“We’re here from 10:00 to 2:00 on Wednesdays,” Dana, a volunteer with Onion River Food Shelf in Marshfield, said. “There might be one person waiting. [After the flooding], there were eight or nine households waiting.”

“I can only imagine…that there are going to be more and more families because of the damage to homes,” Dana said.

The increase in need for food was clear five miles up the road at Neighbors in Action, the food shelf in Cabot. Cabot and Marshfield, along with neighboring Plainfield, were essentially cut off from the rest of the state.

One week after the flood, a steady stream of village residents, volunteers, road crews, and first responders flowed in to pick up prepared meals and boxes of food.

Orchestrating it all was Cindy, a volunteer coordinator. Prior to the floods, Cindy said they would put together about 275 food boxes every two weeks for the community. That changed once flood waters from the Winooski River devastated the town.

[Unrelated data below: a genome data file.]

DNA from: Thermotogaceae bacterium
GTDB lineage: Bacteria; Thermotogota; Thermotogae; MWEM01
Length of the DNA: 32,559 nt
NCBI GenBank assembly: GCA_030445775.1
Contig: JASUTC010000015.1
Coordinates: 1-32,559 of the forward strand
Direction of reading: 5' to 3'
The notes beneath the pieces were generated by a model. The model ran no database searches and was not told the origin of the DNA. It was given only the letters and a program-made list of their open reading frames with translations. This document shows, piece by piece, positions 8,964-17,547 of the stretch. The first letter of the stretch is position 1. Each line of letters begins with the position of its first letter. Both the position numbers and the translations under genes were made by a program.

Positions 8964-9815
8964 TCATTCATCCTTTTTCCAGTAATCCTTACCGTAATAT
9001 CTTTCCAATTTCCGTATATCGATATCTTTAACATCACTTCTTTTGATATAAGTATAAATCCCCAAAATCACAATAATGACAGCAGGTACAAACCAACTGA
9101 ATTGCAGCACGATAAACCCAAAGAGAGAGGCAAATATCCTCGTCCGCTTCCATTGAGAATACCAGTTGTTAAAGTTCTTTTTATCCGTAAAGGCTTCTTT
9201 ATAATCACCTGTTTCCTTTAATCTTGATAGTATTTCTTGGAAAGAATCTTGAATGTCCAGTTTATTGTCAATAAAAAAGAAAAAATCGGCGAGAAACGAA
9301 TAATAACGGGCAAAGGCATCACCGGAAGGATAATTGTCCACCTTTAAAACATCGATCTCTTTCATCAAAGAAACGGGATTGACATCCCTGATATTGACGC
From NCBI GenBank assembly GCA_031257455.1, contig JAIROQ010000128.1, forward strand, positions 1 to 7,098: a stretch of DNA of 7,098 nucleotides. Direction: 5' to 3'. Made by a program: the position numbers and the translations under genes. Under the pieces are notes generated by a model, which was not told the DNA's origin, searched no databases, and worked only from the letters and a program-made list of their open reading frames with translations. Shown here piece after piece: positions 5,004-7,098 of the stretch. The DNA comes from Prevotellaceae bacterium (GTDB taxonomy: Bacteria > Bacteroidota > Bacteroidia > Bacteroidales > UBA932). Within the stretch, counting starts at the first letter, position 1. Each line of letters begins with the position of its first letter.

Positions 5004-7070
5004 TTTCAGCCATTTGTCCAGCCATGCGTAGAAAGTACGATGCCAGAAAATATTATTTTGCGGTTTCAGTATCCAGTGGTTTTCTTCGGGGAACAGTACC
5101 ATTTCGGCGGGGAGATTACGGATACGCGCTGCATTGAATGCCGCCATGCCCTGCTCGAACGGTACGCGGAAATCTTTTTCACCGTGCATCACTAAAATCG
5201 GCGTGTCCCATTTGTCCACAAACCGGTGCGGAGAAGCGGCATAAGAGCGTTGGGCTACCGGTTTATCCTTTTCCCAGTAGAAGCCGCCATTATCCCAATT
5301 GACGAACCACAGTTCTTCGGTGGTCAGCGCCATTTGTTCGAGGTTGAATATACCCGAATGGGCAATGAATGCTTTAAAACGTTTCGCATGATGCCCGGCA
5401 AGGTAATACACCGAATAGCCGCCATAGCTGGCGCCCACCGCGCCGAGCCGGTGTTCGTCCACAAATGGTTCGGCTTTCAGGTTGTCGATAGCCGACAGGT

“You want to know how many people we’ve fed? A lot,” Cindy said, pausing for a minute before saying they’d put together 1,700 meals and more than 1,500 sandwiches in just one week, in the wake of the flood. “We don’t count a sandwich as a meal,” she explained.

Cindy noted that they don’t turn anybody away and they’ve been feeding people from neighboring towns as well.

With so many people affected it will be tough, but doable, to continue making sure neighbors have enough to eat every day—especially during the holiday season—thanks to your support and the strength of the Foodbank network.

“Our next food share is next Wednesday and…I’m a little bit scared,” Cindy said. “We do about 275, and then if we have to make boxes we just keep making boxes. You just gotta do what you gotta do to feed the people, that’s my thing.”

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